Andrew Zimbalist- Finance & Development, March 2010, Volume 47, Number 1
When Rio de Janeiro won the bid last October to host the 2016 Summer Games, thousands of jubilant Brazilians danced on Copacabana Beach and the news made headlines around the world. Chicago’s failed bid for the same games reportedly cost that city about $100 million. Why do countries place so much value on hosting the Olympics or similar mega sporting events?
Hosting a large sporting event potentially offers both direct and indirect economic benefits. Direct benefits include capital and infrastructure construction related to the event, long-term benefits such as lower transportation costs thanks to an improved road or rail network, and spending by tourists who travel from out of town to attend the games. Indirect benefits may include advertising effects that showcase the host city or country as a potential tourist destination or business location in the future and an increase in civic pride, local sense of community, and the perceived stature of the host city or country. But there is also a potential downside, resulting from possible cost overruns, poor land use, inadequate planning, and underutilized facilities.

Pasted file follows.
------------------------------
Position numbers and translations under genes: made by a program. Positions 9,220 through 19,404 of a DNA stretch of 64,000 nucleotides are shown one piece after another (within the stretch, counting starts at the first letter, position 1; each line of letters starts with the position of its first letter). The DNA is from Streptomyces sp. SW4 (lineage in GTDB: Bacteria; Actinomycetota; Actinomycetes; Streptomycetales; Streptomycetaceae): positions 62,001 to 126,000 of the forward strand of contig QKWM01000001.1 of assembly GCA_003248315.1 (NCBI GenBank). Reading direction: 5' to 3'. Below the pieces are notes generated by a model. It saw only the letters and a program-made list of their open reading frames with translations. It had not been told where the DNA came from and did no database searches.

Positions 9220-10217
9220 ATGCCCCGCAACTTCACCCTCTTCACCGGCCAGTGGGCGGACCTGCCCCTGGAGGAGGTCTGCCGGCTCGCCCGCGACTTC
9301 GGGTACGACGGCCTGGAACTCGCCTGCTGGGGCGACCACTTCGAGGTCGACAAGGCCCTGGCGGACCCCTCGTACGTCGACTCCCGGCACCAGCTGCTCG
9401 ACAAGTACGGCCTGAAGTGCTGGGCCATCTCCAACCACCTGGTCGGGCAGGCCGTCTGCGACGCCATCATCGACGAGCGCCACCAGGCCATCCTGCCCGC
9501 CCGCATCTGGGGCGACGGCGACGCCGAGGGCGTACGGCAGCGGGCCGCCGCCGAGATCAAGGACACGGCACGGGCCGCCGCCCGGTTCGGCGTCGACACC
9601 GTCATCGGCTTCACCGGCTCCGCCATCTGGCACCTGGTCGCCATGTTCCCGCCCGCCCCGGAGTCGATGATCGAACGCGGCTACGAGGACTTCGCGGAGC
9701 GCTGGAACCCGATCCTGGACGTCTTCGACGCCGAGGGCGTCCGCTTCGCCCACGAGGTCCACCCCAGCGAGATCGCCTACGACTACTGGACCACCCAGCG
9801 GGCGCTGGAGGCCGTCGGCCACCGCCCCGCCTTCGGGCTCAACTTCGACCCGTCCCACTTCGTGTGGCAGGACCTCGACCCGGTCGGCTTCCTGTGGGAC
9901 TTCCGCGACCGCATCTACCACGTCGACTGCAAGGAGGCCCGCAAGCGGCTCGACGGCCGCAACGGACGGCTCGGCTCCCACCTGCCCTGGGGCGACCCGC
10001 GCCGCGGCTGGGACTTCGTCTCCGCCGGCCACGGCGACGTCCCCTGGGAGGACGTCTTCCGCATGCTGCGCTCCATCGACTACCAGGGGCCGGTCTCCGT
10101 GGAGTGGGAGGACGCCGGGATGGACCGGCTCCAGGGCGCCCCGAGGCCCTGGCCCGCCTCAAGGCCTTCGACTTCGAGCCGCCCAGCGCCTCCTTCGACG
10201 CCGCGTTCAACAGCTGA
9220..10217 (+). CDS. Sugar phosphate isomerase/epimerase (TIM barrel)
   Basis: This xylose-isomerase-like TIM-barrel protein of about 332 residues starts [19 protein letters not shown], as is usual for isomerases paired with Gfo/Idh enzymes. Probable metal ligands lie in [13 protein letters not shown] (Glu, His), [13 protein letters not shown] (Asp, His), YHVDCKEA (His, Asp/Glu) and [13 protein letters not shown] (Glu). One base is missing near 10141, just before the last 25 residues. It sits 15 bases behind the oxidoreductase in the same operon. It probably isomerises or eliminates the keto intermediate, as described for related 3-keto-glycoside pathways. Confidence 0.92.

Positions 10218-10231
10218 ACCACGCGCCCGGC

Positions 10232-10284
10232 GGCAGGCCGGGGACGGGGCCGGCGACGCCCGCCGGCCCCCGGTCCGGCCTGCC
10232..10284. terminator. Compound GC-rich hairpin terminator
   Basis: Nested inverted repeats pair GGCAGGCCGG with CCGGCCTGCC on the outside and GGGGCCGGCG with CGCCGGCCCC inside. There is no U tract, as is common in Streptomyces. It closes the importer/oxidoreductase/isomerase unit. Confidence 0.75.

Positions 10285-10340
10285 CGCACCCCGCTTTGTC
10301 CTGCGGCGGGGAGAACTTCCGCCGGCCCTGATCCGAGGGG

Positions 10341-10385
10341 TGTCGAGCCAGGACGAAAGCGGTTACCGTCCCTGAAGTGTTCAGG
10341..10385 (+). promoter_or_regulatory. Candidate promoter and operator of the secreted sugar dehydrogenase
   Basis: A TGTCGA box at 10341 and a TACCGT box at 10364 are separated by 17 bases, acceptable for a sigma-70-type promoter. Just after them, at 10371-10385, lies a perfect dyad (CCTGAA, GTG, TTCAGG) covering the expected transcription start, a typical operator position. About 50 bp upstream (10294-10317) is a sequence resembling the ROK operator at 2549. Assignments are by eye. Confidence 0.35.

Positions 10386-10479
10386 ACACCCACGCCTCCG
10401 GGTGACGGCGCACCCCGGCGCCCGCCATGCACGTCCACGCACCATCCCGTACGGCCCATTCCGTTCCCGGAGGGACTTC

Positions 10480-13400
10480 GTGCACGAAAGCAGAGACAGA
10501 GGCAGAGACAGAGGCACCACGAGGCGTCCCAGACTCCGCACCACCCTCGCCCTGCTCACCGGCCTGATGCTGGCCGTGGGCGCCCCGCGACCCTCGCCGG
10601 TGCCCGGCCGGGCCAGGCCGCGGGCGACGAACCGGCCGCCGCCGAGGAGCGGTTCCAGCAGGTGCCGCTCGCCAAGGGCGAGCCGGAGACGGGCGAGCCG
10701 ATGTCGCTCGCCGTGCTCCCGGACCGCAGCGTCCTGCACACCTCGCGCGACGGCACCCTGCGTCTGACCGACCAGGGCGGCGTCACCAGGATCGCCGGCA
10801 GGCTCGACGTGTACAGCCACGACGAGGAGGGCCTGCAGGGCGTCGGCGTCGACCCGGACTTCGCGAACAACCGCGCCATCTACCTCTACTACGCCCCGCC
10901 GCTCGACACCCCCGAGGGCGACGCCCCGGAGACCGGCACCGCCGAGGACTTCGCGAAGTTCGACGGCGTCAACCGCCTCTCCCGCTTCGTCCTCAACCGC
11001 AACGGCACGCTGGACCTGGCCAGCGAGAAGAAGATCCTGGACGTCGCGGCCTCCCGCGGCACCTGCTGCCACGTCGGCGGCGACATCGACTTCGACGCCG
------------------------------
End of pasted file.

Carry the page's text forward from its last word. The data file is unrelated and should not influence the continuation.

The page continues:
The Olympic Games are much like other large sporting events, such as the World Cup, Super Bowl, or World Series, but they involve many more participants, officials, and fans; require more infrastructure construction; generate many more out-of-town visitors; and generally have a much higher profile.
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